A while back in Liberia, I visited a guy who was a teacher in Monrovia, the nation’s capitol, not in the boondock or the countryside. In all sincerity, this guy (name withheld for security reasons) did exactly what I’ve described above. He was a blind man who mislead a group of blind men and women. Every sentence he wrote on the chalkboard was grammatically incorrect. The issue of “subject-verb” agreement was a no, no. I mean it!

    Who’s to be blamed for such a travesty?
    Some will point fingers at the Ministry of
    Education for hiring an unqualified gentleman to teach. Some may say that the gentleman shouldn’t have been misleading a bunch of people who wanted to learn. Well, where can we go from here? Blame the Ministry of Education or an unqualified man who wants to feed his family? The splitting of a hair is unlikely in this scenario. An argument can be made on both sides, but, I feel obligated to cut straight to the chase.

    (1) The Ministry of Education as well as all public schools need to be restructured. Furthermore, teachers and all school personnel need to be constantly trained and re-trained, possibly every year.

    (2) College graduates who are hired to teach, may teach from K-12 in their fields of specialization. All High School graduates may teach from K-6 or 7. And finally, all teachers who are non-High School graduates, may teach from K-to grade 1 or such teachers could be used as “Aids”. Classroom aids are charged with the responsibility of grading papers, running errands or could be used to help students who are slower than their counterparts.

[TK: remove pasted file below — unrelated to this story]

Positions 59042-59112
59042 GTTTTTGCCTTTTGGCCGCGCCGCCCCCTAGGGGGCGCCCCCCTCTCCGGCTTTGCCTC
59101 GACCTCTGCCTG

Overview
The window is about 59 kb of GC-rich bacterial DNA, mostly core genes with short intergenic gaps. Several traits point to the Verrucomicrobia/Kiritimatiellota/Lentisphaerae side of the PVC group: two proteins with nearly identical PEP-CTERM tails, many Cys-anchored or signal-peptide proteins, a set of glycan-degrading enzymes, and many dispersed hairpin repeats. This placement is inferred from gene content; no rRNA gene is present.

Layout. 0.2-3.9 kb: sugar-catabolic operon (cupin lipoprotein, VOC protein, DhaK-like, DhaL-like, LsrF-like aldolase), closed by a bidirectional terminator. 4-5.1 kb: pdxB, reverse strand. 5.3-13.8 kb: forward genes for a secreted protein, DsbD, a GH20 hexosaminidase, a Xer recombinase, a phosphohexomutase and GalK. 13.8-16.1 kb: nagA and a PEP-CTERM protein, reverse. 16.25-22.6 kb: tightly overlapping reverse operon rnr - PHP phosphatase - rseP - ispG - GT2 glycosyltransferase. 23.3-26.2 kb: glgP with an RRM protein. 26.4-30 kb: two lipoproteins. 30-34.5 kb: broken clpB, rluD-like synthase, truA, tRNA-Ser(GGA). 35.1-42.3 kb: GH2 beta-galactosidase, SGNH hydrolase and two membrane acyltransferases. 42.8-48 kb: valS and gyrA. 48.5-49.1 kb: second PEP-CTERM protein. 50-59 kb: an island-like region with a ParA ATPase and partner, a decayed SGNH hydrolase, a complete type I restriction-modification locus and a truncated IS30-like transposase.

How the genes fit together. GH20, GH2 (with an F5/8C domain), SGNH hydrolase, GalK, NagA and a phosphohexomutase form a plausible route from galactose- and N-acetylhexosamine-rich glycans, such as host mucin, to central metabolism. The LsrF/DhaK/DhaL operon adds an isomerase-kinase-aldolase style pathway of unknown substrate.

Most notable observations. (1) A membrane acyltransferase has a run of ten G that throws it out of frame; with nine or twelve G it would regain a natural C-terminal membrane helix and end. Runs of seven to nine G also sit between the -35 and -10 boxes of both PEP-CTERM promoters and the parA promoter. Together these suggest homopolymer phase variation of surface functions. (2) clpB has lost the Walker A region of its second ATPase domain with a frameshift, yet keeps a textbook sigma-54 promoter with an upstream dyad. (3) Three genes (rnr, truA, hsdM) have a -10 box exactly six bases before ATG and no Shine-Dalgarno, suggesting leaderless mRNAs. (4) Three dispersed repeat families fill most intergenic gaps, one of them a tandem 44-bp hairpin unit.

(3). All teachers must write a one-week lesson plan. All teachers must have a “Teacher Edition Textbook”, a grade book to record grades, an attendance book and a red ink pen to grade with.

    (4). All students (whether the schools are located in the boondocks of Liberia) must be given a full set of textbooks. Example, if the curriculum prescribes 6 courses for a pupil in grade 5, the pupil must be given his or full set of textbooks!

    (5). All schools (again, I don’t give a hoot as to where the school building is located in Liberia) must be fenced in, equipped with toilets for staff, boys and girls.

    (6). All public schools must be supplied with a Copier, a set of “desktop” computers and a generator if electricity is not available. It is easier to embezzle a laptop than a desktop that’s usually clamped on a table. It can be done.

    (7) Finally, in order for teachers to teach superbly, teachers must operate under a three-year contractual agreement. Example, after every three years, a few bulks should be added to teachers’ paychecks. (Members of the Liberian legislature get pay increases. Why not teachers? Are the legislators superior to the teachers who teach their kids, neices, or nephews? Lastly, teachers must be paid on time. There should not be a one-week delay when the month ends. In other words, paychecks “must” go out immediately to teachers after the month ends. It is downright stupid, if not treacherous to wait a few days to a week in order for a teacher to be paid after she or he has worked 30 odd days. Sometimes it seems as if our government does things that are counterintuitive! A new team, meaning the Weah-Taylor team could turn things around. If it happens, it’ll be in the very best interest of our country.

    I know what I write and say. I worked for the Chicago Board of Education as well as Prince George’s county board of Education, in Maryland. And I was born in Maryland, Liberia.